George Gascon, a few months ago, I was encouraged that he seemed to be
more open to embracing bicyclists than his predecessor, Heather Fong. He even promised to go on a bike ride with
Streetsblog, though we’re still awaiting a firm date. 

Even if Chief Gascon’s approach to enhancing the effectiveness of his police force through Compstat bodes well for the city in certain respects, no amount of data analysis will dispel preconceived notions and prejudice among his personnel. The bias against bicyclists by some SFPD officers is a deeply endemic
problem on the force that needs to be addressed immediately, especially
as the city is installing more bicycle improvements, and the number of
bicyclists is expected to soar.

I can’t help but wonder what the "accident" report from last night is going to say. I imagine it will fault the bicyclist, despite what Corujo said, and it’s very likely the driver won’t be cited. Clearly, in the minds of these officers, drivers hold an entitlement to the streets, and bicyclists and pedestrians be damned.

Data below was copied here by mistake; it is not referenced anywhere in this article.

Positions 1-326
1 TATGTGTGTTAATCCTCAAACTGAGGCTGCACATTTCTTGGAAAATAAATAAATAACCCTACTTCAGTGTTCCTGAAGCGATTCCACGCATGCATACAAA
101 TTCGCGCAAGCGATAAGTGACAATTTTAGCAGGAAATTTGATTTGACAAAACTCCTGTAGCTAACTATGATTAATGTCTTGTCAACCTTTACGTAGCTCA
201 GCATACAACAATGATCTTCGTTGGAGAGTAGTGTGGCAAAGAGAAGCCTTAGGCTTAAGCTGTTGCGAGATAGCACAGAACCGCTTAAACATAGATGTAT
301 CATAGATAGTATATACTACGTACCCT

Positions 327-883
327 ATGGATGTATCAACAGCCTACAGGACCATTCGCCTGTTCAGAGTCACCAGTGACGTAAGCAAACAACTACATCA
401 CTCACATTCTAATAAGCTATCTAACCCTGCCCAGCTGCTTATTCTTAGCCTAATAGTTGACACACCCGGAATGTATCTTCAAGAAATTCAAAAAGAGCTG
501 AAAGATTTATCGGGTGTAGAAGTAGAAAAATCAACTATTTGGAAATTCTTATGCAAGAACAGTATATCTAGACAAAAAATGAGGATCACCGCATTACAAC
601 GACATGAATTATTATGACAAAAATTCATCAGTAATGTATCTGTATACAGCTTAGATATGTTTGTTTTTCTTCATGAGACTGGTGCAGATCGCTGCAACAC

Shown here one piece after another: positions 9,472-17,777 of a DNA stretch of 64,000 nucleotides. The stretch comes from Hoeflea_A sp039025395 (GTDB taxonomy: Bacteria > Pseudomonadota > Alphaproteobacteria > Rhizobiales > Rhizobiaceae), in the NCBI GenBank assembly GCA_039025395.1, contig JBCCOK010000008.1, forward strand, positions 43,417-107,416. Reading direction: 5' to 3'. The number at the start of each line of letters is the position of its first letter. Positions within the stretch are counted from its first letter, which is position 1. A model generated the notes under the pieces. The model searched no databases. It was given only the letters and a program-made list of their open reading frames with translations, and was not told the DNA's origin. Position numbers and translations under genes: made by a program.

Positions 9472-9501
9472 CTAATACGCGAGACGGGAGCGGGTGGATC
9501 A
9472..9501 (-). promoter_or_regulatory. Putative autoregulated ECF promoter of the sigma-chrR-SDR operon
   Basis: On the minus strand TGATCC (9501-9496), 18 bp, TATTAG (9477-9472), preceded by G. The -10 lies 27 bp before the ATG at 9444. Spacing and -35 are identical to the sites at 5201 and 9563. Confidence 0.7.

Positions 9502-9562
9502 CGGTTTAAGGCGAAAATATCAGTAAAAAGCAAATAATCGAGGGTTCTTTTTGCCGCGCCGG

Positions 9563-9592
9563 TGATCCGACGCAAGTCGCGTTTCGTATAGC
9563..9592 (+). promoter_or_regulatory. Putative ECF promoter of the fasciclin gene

For the sake of the injured woman on 14th and Church and for any cyclist involved in a crash in San Francisco, the San Francisco Police Department must not disregard the rights of anyone, particularly people who choose one form of mobility over another.

All of this was no surprise to Leah Shahum, the executive director of the San Francisco Bicycle Coalition.

"It’s not only deeply disturbing that this bias against bicyclists
still exists within the SF Police Department, but I believe it is
illegal, given the Department’s responsibility to uphold the law fairly
and without personal bias. Chief Gascon should make it a priority
to educate his officers and hold them accountable. Without leadership
from the new Chief, there is no doubt in my mind that bicyclists will
continue to bear the brunt of a dangerously biased police force. In
this day and age, San Francisco cannot turn a blind eye to this."

SFPD public affairs returned my phone calls late this afternoon, and was expected to get back to me with a response, and more details on the crash.

  • peternatural

    In online comments here or on sfgate (especially) there are usually lots of complaints about how terribly behaved and dangerous cyclists are (never stopping for stop signs and red lights, etc.)